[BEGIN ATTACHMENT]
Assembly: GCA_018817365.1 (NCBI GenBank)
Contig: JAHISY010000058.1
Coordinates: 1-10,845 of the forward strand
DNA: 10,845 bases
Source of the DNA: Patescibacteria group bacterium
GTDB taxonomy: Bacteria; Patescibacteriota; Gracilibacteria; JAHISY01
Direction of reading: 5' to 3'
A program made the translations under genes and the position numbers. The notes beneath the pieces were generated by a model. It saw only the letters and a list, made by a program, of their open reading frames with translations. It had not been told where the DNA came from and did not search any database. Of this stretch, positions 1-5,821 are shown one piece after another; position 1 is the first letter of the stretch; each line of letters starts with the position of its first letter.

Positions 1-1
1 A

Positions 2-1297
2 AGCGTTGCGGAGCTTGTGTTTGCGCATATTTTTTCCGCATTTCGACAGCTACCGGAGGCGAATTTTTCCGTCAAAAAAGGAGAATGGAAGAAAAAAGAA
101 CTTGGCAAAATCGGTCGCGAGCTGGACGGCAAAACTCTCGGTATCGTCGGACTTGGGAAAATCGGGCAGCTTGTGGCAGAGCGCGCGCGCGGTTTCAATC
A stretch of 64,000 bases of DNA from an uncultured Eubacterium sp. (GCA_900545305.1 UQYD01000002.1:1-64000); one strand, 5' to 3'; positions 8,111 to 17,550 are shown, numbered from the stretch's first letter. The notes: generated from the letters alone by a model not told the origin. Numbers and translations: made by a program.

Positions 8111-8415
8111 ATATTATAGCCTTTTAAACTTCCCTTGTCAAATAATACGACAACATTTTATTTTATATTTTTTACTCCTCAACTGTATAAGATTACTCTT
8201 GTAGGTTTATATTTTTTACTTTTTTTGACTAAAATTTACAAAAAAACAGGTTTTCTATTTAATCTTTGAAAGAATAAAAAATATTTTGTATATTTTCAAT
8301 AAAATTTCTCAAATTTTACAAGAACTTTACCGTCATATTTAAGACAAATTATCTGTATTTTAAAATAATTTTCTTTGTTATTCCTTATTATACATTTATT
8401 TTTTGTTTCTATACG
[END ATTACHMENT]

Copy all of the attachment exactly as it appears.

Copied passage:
Assembly: GCA_018817365.1 (NCBI GenBank)
Contig: JAHISY010000058.1
Coordinates: 1-10,845 of the forward strand
DNA: 10,845 bases
Source of the DNA: Patescibacteria group bacterium
GTDB taxonomy: Bacteria; Patescibacteriota; Gracilibacteria; JAHISY01
Direction of reading: 5' to 3'
A program made the translations under genes and the position numbers. The notes beneath the pieces were generated by a model. It saw only the letters and a list, made by a program, of their open reading frames with translations. It had not been told where the DNA came from and did not search any database. Of this stretch, positions 1-5,821 are shown one piece after another; position 1 is the first letter of the stretch; each line of letters starts with the position of its first letter.

Positions 1-1
1 A

Positions 2-1297
2 AGCGTTGCGGAGCTTGTGTTTGCGCATATTTTTTCCGCATTTCGACAGCTACCGGAGGCGAATTTTTCCGTCAAAAAAGGAGAATGGAAGAAAAAAGAA
101 CTTGGCAAAATCGGTCGCGAGCTGGACGGCAAAACTCTCGGTATCGTCGGACTTGGGAAAATCGGGCAGCTTGTGGCAGAGCGCGCGCGCGGTTTCAATC
A stretch of 64,000 bases of DNA from an uncultured Eubacterium sp. (GCA_900545305.1 UQYD01000002.1:1-64000); one strand, 5' to 3'; positions 8,111 to 17,550 are shown, numbered from the stretch's first letter. The notes: generated from the letters alone by a model not told the origin. Numbers and translations: made by a program.

Positions 8111-8415
8111 ATATTATAGCCTTTTAAACTTCCCTTGTCAAATAATACGACAACATTTTATTTTATATTTTTTACTCCTCAACTGTATAAGATTACTCTT
8201 GTAGGTTTATATTTTTTACTTTTTTTGACTAAAATTTACAAAAAAACAGGTTTTCTATTTAATCTTTGAAAGAATAAAAAATATTTTGTATATTTTCAAT
8301 AAAATTTCTCAAATTTTACAAGAACTTTACCGTCATATTTAAGACAAATTATCTGTATTTTAAAATAATTTTCTTTGTTATTCCTTATTATACATTTATT
8401 TTTTGTTTCTATACG